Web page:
Axis Mundi has 10-12 hour longevity and very low wattage sillage.

I am so used to being subsumed in smoke with my favorite incense fragrances Ms. Hurwitz asks a different question with Axis Mundi. Is there beauty in what remains after the burn? Axis Mundi’s answer is most definitely.

Disclosure: This review was based on a sample provided by DSH Perfumes.

Mark Behnke

New Perfume Review DSH Perfumes La Belle Saison- Dawn’s Monet

My admiration for independent perfumer Dawn Spencer Hurwitz is no secret. She has only a few peers within that community. I still wish I had moved to Boston a year earlier than I did so I would have found the little blending shop on Newbury St. that Ms. Hurwitz and Sarah Horowitz-Thran ran from 1992-1994. Ms. Hurwitz’s experience has only broadened as she made the move to Boulder, Colorado and founded DSH Perfumes. Ms. Hurwitz has created perfumes of all kinds inspired by almost everything. For someone who has been doing something for almost thirty years I am always pleasantly surprised when her new releases continue to push the envelope of her creativity. Her latest release DSH Perfumes La Belle Saison is another high point.


Dawn Spencer Hurwitz

If it was anyone else and I saw the words for a description of a new release say, “all-botanical lilac-centered floral perfume”, I would be concerned. One reason is there is no direct lilac extract to be used as a note. If you want lilac in a perfume the perfumer has to build an accord. The best lilac perfumes on the market are formed of synthetic and natural materials. To think that Ms. Hurwitz removed all of the synthetics in her attempt at an all-botanical lilac should give you an idea of the degree of difficulty being attempted here. An example of how smart she is, La Belle Saison is not a lilac soliflore. Ms. Hurwitz uses a selection of notes to provide an impressionistic version in lieu of realism. I would surmise her work for the Giverny in Bloom exhibit at the Denver Art Museum wherein she imagined the scents of Monet’s garden laid the foundation for La Belle Saison. This perfume carries much of Monet’s sensibilities within it.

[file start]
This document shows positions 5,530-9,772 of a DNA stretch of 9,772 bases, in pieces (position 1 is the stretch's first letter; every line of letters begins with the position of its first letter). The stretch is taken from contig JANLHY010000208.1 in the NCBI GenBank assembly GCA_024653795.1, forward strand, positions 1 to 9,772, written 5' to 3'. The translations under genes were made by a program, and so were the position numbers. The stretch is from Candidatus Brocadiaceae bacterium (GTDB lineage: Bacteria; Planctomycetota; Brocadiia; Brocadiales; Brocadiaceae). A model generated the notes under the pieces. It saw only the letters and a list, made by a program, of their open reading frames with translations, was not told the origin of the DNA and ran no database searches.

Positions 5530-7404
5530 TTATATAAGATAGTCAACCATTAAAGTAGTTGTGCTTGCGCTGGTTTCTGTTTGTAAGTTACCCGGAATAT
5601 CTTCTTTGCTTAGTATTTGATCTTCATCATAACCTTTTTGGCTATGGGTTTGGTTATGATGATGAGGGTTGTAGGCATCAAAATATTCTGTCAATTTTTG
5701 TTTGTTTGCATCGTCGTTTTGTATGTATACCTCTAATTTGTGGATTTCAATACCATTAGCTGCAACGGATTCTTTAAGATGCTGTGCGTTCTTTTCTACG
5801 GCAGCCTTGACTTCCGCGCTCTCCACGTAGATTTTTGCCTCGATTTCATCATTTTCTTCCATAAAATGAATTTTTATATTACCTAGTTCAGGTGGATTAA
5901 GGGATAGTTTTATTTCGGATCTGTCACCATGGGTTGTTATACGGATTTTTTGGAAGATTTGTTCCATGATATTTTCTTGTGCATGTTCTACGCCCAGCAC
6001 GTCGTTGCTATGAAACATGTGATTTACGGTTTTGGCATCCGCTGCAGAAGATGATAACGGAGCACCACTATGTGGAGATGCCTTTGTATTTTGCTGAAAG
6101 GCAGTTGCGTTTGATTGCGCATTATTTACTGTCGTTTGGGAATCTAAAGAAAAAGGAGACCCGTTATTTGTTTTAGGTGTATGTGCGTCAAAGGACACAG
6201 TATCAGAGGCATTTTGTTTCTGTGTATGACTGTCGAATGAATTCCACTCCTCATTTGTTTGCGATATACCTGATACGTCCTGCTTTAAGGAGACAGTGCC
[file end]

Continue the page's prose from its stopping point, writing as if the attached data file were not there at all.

lilas au soleil claude monet 1872

Lilas au Soleil by Claude Monet (1872)

La Belle Saison opens with that slightly vegetal green quality I associate with flower gardens when I first step into them. It carries me to the blooms. The same thing happens in La Belle Saison. Ms. Hurwitz uses cucumber, bergamot, and anise to form this accord. The cucumber carries a slightly watery quality like I am in this garden just after the sprinklers have been turned off. Out of this greenness Ms. Hurwitz constructs her lilac accord; mostly of other florals. Neroli, rose and jasmine are all noticeable at first, as themselves. Somewhere along the line Ms. Hurwitz uses acacia honey to transform these into a lilac accord. The sticky mimosa tinged sweet glow of the honey captures all of the pieces into a single accord.  Once the accord comes together I had to work hard to find the separate pieces because now La Belle Saison was all lilac. Next the moist earth is conjured into being with vetiver and ambrette. The spring milieu is complete.

La Belle Saison is an extrait with 8-10 hour longevity and moderate sillage.

I am so impressed with La Belle Saison. The ultimate challenge of creating an all-botanical lilac. The artistic way it comes together. This is everything that natural perfumery can rise to. This is already at the top of my Best of 2016 list. I think there will be few to measure up to it over the next nine months.

Disclosure: This review was based on a sample provided by DSH Perfumes.

Mark Behnke

New Perfume Reviews DSH Perfumes Reveries de Paris and Fou D’Opium- Retro Nouveau Pair

The final two of the six new releases from independent perfumer Dawn Spencer Hurwitz display her love of the history of perfume. I know from many personal conversations how much she admires all of the great perfumes of the past. I know there are few I have spoken with who exhibit the dedication to study the great masterpieces and be unafraid to compose something like them. DSH Perfumes Reveries de Paris and Fou D’Opium are a pair of Retro Nouveau perfumes which take their cues from that knowledge.